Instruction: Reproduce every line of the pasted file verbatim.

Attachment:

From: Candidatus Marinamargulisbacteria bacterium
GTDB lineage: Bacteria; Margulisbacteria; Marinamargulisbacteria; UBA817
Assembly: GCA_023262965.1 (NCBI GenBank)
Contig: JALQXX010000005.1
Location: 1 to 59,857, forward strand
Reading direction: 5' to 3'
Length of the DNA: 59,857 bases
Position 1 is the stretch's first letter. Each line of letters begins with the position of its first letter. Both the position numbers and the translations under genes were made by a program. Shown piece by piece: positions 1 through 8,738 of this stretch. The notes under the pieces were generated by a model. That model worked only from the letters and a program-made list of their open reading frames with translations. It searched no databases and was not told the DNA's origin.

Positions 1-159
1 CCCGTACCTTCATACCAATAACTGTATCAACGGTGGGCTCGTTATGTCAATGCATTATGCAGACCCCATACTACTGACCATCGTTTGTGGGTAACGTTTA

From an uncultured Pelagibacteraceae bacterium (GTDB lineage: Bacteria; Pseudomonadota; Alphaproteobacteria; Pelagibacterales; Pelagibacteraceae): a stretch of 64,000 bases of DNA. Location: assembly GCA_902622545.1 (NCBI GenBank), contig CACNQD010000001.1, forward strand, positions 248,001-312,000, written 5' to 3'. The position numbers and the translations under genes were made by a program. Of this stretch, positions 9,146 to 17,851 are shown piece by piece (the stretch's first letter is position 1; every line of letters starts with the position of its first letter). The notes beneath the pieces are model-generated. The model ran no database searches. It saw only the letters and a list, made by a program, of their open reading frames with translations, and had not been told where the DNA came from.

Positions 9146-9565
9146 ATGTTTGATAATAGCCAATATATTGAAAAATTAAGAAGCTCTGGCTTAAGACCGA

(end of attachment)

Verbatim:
From: Candidatus Marinamargulisbacteria bacterium
GTDB lineage: Bacteria; Margulisbacteria; Marinamargulisbacteria; UBA817
Assembly: GCA_023262965.1 (NCBI GenBank)
Contig: JALQXX010000005.1
Location: 1 to 59,857, forward strand
Reading direction: 5' to 3'
Length of the DNA: 59,857 bases
Position 1 is the stretch's first letter. Each line of letters begins with the position of its first letter. Both the position numbers and the translations under genes were made by a program. Shown piece by piece: positions 1 through 8,738 of this stretch. The notes under the pieces were generated by a model. That model worked only from the letters and a program-made list of their open reading frames with translations. It searched no databases and was not told the DNA's origin.

Positions 1-159
1 CCCGTACCTTCATACCAATAACTGTATCAACGGTGGGCTCGTTATGTCAATGCATTATGCAGACCCCATACTACTGACCATCGTTTGTGGGTAACGTTTA

From an uncultured Pelagibacteraceae bacterium (GTDB lineage: Bacteria; Pseudomonadota; Alphaproteobacteria; Pelagibacterales; Pelagibacteraceae): a stretch of 64,000 bases of DNA. Location: assembly GCA_902622545.1 (NCBI GenBank), contig CACNQD010000001.1, forward strand, positions 248,001-312,000, written 5' to 3'. The position numbers and the translations under genes were made by a program. Of this stretch, positions 9,146 to 17,851 are shown piece by piece (the stretch's first letter is position 1; every line of letters starts with the position of its first letter). The notes beneath the pieces are model-generated. The model ran no database searches. It saw only the letters and a list, made by a program, of their open reading frames with translations, and had not been told where the DNA came from.

Positions 9146-9565
9146 ATGTTTGATAATAGCCAATATATTGAAAAATTAAGAAGCTCTGGCTTAAGACCGA